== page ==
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City police go greener with gift of electric cars from Power Authority

Mayor Paul A. Dyster calls himself a "green mayor," as in environmentally friendly, and now his city is officially a green zone in the eyes of the New York Power Authority.

Richard M. Kessel, the new president and chief executive officer of the authority, joined the mayor on the steps of City Hall on Friday to hand over two electric cars that will be used by the city police department.

Each golf-cart size vehicle could just about fit in the trunk of the two Ford Crown Victoria police cars they will replace, but Police Superintendent John R. Chella was glad to have them.

"We're looking in the same direction as the mayor in terms of green energy, and these new vehicles give us flexibility," Chella said.

The police department already has one electric GEM, short for Global Electric Motorcars, made by a Chrysler company in a plant in North Dakota.

Chella said the vehicles will have two purposes -- to patrol downtown areas and assist visitors during the tourist season.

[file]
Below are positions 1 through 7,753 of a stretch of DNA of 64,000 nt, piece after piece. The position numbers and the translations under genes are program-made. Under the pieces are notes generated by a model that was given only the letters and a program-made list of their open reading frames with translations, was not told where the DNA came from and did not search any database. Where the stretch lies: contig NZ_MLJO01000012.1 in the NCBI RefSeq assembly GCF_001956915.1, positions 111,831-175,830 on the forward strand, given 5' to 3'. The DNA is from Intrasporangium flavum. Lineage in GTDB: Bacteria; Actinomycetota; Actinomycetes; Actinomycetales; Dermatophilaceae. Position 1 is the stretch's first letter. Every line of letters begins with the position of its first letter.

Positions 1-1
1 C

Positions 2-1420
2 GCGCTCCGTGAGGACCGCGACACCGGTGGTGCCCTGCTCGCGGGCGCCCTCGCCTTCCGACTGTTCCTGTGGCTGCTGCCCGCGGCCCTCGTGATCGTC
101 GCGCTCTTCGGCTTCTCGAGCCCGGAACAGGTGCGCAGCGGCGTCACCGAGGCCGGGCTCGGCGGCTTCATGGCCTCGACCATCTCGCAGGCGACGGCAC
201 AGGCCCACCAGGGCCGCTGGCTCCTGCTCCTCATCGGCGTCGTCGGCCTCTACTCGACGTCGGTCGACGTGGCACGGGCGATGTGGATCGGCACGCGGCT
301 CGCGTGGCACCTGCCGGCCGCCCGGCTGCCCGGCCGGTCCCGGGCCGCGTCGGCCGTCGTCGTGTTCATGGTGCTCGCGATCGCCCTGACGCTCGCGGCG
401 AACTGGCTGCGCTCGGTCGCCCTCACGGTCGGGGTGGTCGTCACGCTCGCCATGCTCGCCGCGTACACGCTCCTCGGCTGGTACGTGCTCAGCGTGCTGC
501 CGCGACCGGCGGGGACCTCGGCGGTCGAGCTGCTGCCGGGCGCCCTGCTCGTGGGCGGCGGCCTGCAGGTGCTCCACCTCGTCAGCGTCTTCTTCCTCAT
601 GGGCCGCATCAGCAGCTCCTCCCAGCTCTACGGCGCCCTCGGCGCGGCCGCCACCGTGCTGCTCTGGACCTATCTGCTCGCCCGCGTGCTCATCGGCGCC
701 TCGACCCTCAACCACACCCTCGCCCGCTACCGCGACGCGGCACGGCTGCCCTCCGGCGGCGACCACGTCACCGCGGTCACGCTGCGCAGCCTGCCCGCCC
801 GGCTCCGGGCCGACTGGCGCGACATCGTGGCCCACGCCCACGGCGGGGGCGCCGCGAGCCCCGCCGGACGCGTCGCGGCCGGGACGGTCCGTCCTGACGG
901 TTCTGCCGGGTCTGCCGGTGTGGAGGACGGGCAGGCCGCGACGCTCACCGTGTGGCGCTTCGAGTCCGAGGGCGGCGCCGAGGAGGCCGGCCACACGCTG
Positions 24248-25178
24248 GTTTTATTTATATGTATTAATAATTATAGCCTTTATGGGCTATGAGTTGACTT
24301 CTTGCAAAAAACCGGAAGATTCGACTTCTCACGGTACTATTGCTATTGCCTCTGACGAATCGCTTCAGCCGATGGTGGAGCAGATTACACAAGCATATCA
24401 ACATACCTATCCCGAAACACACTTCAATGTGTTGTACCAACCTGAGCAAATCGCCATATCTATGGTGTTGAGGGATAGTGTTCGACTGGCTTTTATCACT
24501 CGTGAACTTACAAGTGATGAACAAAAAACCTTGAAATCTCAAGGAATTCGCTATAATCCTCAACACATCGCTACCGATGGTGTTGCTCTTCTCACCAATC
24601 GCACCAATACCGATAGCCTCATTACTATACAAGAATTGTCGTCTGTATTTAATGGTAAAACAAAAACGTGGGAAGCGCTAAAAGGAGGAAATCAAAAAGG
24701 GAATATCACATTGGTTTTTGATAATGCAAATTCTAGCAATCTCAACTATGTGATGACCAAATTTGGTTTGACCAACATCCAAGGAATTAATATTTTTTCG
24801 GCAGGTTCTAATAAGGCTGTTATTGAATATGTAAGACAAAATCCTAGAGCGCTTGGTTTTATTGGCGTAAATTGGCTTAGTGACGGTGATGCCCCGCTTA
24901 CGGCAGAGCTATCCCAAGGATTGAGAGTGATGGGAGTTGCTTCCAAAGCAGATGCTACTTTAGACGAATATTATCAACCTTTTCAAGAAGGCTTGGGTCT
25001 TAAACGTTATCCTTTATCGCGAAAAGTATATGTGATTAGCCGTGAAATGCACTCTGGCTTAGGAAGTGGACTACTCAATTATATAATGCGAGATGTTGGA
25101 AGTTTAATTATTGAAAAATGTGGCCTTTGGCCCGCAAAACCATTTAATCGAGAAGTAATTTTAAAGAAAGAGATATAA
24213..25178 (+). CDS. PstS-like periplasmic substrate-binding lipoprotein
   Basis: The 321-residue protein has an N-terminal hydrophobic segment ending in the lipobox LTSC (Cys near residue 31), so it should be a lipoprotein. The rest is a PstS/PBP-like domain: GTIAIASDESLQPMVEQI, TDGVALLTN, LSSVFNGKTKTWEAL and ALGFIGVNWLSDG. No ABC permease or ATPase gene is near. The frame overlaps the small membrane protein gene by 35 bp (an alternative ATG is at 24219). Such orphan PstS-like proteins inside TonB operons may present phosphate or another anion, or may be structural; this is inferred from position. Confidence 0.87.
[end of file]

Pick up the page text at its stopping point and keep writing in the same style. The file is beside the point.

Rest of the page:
The vehicles will be used in high crime areas, Chella said. "If we get a spike in car break-ins, for example, we would use the GEMs to check parking lots."

Dyster said the electric patrol cars will come in handy on the rebuilt Falls Street in the heart of the tourist district, with its pedestrian-friendly reduction of vehicular traffic.

Unlike commonly used three-wheel electric vehicles, the GEMs are street compliant, Chella added, in that they are registered like automobiles.

The front-wheel drive electric cars are powered by six 12-volt batteries, which keep the vehicle going for about 30 miles. Recharging takes six to eight hours.

The top speed is 25 mph, so in Chella's example of using them to check car break-ins in downtown parking lots, they could outpace miscreants running from the scene.

If the suspects try to get away in a car, however, officers would have to call in for backup -- a Crown Victoria.

The electric cars cost nearly $14,000 apiece. The Power Authority and the city will each pay half.

Kessel, who joined the Power Authority on Oct. 14, praised Dyster's leadership in moving Niagara Falls toward a greener future.

"Environmentalism and energy go together," Kessel said. "These vehicles are the future."


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